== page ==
But even in situations where women want birth control so they can engage in activities that could result in an unwanted pregnancy, Kelly and his ilk should pull up their big-boy breeches and let it be, thinking of birth control as abortion prevention.

We say that because House Republicans have wasted the past year and a half doing little legislatively besides two perverse things. One was holding various segments of the population hostage to ensure the richest Americans keep their Bush tax cuts. The other was passing some 35 bills intended to make abortion virtually impossible to obtain, even in cases of rape, incest and to save the woman’s life — all those bills guaranteed to go nowhere in the Senate.

Presumably, Kelly et al are even more vehemently opposed to abortion than they are to all women having access to affordable birth control. Presumably, there is some limit to their ignorance and sense of entitlement to impose their religious beliefs on everyone else.


Think of South Carolina as preview
of a Republicanland American future

“Political wonders never cease in my native state, South Carolina. Long a hotbed of corruption, dirty politics and extremism, the Palmetto State has distinguished itself most recently as a place where the worst of the nineteenth and twentieth century brands of reactionary politics are at war for power. It’s the place where Jim DeMint is considered a sort of noncontroversial, avuncular presence; where sexual excess and right-wing ideology strangely seem to go hand-in-hand; where the last governor, an anti-tax zealot, was locked in a death battle with a lieutenant governor who compared food stamp recipients (half the population) to ‘stray animals,’ and after a sex scandal straight out of Barbara Cartland, was eventually succeeded by his protege, who when not absorbed with fighting allegations of serial infidelity and corruption proudly puts the power and prestige of state government behind the proposition that private-sector labor unions should be destroyed.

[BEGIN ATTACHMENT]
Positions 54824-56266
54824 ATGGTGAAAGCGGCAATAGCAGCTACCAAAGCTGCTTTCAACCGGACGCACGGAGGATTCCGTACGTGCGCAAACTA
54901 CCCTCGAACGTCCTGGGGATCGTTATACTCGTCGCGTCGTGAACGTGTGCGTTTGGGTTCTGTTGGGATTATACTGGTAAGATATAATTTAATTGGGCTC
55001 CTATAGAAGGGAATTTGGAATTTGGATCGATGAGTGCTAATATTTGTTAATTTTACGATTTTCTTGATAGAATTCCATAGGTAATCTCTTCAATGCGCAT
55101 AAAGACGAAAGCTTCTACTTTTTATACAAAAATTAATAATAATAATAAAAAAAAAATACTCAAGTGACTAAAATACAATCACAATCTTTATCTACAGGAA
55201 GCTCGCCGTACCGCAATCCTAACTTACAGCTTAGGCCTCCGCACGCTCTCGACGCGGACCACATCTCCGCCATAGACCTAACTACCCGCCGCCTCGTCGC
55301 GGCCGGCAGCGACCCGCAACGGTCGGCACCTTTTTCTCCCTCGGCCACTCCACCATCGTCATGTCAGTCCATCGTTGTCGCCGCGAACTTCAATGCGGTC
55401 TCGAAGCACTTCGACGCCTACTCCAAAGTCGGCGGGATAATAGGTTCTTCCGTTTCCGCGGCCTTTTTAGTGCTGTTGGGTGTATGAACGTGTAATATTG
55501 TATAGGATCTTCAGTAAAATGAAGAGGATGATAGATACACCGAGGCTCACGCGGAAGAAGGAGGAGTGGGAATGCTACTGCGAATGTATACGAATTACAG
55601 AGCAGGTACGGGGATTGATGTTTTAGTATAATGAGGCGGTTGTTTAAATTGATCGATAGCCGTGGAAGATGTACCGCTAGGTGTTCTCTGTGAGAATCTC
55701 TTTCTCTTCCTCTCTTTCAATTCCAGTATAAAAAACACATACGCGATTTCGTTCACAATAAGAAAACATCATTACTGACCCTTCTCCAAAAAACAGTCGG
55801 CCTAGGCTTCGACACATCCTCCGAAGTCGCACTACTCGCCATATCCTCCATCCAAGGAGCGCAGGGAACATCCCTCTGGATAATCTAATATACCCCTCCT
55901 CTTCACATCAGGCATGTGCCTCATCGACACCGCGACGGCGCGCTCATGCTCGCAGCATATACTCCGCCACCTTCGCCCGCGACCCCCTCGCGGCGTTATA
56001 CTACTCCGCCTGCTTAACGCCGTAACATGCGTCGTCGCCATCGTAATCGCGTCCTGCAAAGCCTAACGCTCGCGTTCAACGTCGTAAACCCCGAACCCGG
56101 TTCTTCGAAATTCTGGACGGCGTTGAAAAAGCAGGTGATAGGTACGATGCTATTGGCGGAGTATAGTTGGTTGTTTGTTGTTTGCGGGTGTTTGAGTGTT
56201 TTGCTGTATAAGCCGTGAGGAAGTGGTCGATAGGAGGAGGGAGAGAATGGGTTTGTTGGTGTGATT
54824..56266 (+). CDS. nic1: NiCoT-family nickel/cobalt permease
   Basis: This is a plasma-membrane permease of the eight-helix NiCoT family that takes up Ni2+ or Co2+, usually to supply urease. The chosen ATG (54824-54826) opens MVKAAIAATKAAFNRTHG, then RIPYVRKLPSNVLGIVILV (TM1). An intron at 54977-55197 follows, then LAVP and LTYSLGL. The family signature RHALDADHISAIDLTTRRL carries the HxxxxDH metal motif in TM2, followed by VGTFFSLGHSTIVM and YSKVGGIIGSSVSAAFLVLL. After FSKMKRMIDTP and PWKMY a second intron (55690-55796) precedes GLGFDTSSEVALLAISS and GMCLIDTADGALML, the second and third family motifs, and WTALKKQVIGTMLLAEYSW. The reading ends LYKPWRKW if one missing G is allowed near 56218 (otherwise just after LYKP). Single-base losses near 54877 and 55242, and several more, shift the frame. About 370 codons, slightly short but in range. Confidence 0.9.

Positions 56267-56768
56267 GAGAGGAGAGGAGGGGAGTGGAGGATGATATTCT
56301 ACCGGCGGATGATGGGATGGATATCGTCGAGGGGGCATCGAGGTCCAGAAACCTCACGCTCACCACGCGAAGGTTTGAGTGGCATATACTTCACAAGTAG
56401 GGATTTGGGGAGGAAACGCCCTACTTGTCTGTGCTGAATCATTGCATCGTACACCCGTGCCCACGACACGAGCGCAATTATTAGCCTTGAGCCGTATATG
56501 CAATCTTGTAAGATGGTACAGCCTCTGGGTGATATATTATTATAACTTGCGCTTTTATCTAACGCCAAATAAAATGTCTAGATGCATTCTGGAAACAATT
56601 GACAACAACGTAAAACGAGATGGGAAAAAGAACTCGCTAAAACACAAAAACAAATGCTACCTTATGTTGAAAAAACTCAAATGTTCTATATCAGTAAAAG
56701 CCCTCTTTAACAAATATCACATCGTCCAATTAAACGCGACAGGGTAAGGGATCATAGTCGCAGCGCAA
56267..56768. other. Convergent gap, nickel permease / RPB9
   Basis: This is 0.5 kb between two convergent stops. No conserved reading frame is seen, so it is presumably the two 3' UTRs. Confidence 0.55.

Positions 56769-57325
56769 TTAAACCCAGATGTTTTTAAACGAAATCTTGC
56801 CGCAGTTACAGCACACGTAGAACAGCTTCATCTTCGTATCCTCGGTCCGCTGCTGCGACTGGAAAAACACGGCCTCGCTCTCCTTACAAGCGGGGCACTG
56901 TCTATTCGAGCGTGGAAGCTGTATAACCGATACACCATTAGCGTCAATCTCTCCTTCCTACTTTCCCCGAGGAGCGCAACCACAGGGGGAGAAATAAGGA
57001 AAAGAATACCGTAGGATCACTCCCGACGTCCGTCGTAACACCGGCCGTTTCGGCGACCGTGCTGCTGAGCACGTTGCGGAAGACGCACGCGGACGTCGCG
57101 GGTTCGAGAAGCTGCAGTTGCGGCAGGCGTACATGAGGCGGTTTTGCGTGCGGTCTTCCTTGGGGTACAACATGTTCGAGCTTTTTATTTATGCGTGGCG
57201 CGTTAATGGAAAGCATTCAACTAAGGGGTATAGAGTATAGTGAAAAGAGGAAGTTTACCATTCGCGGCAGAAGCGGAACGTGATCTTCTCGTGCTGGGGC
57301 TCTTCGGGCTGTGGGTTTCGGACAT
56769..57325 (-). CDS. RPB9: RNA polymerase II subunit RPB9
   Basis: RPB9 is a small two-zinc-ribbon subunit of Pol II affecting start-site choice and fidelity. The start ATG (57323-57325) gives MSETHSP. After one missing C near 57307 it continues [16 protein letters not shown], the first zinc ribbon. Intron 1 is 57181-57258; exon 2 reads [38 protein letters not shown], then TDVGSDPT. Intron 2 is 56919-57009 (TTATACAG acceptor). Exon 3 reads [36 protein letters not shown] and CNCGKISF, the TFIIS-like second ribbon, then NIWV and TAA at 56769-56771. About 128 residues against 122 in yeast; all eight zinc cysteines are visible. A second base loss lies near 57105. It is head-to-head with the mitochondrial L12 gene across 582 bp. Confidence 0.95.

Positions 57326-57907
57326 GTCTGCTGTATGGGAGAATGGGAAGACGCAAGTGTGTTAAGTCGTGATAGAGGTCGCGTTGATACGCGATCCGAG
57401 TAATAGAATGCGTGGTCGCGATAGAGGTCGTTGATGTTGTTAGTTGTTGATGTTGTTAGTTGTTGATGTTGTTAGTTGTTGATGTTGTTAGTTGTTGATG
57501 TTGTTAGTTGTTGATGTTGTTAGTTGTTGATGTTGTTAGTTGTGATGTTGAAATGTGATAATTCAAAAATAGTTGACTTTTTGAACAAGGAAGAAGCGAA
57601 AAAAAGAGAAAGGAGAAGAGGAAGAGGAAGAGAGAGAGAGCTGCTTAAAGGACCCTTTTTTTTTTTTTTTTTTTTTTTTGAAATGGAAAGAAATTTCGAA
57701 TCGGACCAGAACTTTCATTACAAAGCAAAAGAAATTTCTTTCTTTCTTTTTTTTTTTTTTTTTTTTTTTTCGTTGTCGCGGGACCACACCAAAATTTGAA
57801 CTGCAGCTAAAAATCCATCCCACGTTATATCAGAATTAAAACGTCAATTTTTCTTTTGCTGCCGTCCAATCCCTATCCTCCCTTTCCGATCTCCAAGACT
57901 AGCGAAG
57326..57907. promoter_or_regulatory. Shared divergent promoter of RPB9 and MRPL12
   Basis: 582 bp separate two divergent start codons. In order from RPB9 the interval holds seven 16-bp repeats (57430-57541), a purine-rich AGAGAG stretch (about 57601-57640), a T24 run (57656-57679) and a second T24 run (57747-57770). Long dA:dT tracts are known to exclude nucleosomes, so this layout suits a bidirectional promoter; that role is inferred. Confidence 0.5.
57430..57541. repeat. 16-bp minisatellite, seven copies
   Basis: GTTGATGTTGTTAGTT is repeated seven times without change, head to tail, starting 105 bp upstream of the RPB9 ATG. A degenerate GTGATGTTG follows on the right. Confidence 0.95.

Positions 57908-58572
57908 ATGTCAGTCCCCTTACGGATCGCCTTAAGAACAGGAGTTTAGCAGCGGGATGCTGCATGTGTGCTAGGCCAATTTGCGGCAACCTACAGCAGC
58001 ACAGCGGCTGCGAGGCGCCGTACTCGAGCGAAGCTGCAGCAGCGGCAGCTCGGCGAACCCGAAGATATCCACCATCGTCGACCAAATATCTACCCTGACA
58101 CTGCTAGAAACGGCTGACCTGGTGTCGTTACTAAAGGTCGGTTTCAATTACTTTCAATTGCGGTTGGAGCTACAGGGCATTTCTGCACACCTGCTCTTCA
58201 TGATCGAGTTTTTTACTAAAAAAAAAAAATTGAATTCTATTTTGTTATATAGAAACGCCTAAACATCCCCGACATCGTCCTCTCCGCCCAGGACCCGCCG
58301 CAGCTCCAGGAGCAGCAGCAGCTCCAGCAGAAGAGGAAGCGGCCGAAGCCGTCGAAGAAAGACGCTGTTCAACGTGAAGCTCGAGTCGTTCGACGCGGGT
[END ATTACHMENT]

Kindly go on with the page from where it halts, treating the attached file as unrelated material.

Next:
“And all that’s totally aside from the recent forced resignation of the current lieutenant governor for gross campaign finance irregularities. In sum, South Carolina is a hellish living representation of where the conservative movement is trying to drag the whole damn country.”

—Ed Kilgore,, Washington Monthly Political Animal
blog post, “Incumbent Paradise,” June 12, 2012


We’ve long likened Republicans’ ideal of what they want America to become to what oligarchs, plutocrats, dictators and military juntas did to every Central and South American country for about 300 years. Think luxury for the rich, powerful few. Think abject, lifelong poverty and oppression for the peon majority. And for a thin reed of middle-class professionals and business owners determined to maintain their modest prosperity, think a lifetime of kow-towing to the ruling class.

Kilgore’s capsule portrait of the Southern Republican stronghold of South Carolina undoubtedly does depict where the conservative movement is trying to drag the whole damn country. But we see it as a way station on the road to turning America into what Republicans helped turn Chile into under dictator Augusto Pinochet.



Chilean dictator Augusto Pinochet

In 1973, the year General Pinochet brutally seized the government, Chile’s unemployment rate was 4.3%. In 1983, after ten years of free-market modernization, unemployment reached 22%. Real wages declined by 40% under military rule.

In 1970, 20% of Chile’s population lived in poverty. By 1990, the year “President” Pinochet left office, the number of destitute had doubled to 40%. Quite a miracle.